How to make soy candles at home with essential oils is one of the easiest ways to make candles. My kitchen is one of my favorite places to escape to. I love that it’s a space where I’m able to create things with my own two hands; Real, tangible, useful, nourishing things like meals made from scratch.
I love that I’m my own boss in the kitchen. Nobody’s there breathing down my neck telling me how to do things or criticizing me for doing it wrong. I’m not afraid to make mistakes, to take my time, to try new things and to be creative.
It was this love for creating things myself that first led me to teach myself how to cook, and eventually led to me making all sorts of other kitchen creations like soaps, scrubs, lotions, cleaning products and candles. I may not be a talented seamstress or a natural at knitting, but if I can throw a bunch of ingredients together and whip up a concoction in my kitchen, I’m all over that.
Adventures in Candle-Making
Candles were actually the very first non-food product that I ever created in my home kitchen. I had wanted to try making them for a while before I decided to go for it. I've always had a slight candle obsession, but buying them from the store was becoming a pretty expensive hobby.
I figured I could make my own candles for a fraction of the cost, which was true, however it did take a bit of an investment up front in order to get all of the supplies I needed. So I put it off for years until I finally decided it was time.
It was almost Christmas and we had ambitiously decided to make all of our own Christmas gifts for the first time in order to save money and give gifts from the heart. I had done some research and it seemed like soy wax was the way to go. For one, soy is a safe and natural wax like beeswax, but makes a nice white, odorless candle. While I do love beeswax, I wanted to be able to add fragrance to my candle without it being overpowered by the scent of the beeswax itself.
On the other hand, paraffin wax is a big no-go for me as it’s a petroleum product, which I don’t want burning in my home. So I settled on organic soy wax and ordered my first 2-lb. bag along with a melting pot and some wicks. Well, I was hooked after the very first batch that I made and decided to place another order, this time for a 50-lb. box. We made candles for all of our friends and family that year and the rest, as they say, is history.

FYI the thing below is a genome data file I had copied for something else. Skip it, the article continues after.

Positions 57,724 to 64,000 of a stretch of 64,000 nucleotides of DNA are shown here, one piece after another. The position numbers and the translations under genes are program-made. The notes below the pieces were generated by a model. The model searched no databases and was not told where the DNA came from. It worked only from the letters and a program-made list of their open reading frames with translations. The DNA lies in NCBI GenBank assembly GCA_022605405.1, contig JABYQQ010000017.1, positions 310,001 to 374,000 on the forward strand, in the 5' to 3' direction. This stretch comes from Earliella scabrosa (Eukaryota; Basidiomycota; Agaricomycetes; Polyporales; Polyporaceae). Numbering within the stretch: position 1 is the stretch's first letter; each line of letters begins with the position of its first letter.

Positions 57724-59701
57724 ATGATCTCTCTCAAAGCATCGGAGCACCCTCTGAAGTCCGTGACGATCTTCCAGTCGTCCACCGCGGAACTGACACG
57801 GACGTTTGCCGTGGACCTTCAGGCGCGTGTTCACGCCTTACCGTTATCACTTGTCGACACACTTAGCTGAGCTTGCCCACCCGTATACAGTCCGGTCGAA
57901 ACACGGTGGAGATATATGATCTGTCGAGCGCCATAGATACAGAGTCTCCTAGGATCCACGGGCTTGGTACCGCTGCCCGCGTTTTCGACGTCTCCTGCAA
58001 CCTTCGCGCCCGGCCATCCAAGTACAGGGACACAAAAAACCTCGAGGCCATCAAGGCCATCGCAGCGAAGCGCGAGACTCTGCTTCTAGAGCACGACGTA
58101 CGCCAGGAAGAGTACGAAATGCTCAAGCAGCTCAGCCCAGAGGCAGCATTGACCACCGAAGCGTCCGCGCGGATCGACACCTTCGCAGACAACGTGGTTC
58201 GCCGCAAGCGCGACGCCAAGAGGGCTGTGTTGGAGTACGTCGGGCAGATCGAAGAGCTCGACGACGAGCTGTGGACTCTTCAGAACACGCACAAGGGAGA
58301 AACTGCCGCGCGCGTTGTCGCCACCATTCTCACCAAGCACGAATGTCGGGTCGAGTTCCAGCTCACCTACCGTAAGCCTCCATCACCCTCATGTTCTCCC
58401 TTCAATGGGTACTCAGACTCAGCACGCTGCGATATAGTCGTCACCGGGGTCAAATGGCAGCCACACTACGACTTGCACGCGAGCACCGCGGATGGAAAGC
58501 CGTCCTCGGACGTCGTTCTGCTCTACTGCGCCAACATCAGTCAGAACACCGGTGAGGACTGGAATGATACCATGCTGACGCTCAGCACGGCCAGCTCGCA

I’ve been through many 50-lb. boxes of wax since then, and we now have a tradition of making candles to give as gifts every Christmas. I even had a small side business selling my soy candles at craft markets for a while.
Essential Oils vs. Fragrance Oils: The Pros & Cons for Candle Making
I had always made my candles with fragrance oils, which are synthetic. This is definitely the most economical way by far to make a scented candle as you only need a little bit of fragrance oil to really be able to smell it and how to make strong scented candles.
But as I began learning more about essential oils and their health benefits, I started to realize that I should try using essential oils in my candles rather than synthetic fragrances to truly create a safe, healthy and all-natural final product.
I began to experiment with different oils and scent combinations and play around with different amounts and ratios. I realized very quickly that you need to add A LOT of essential oil in order to be able to smell it at all. Therefore, I also realized that it’s best to find an essential oil company with reasonable prices so that you don’t break the bank every time you make batch of candles.
We are homesteaders, right? Yes, safe and natural products are important, but so is frugality.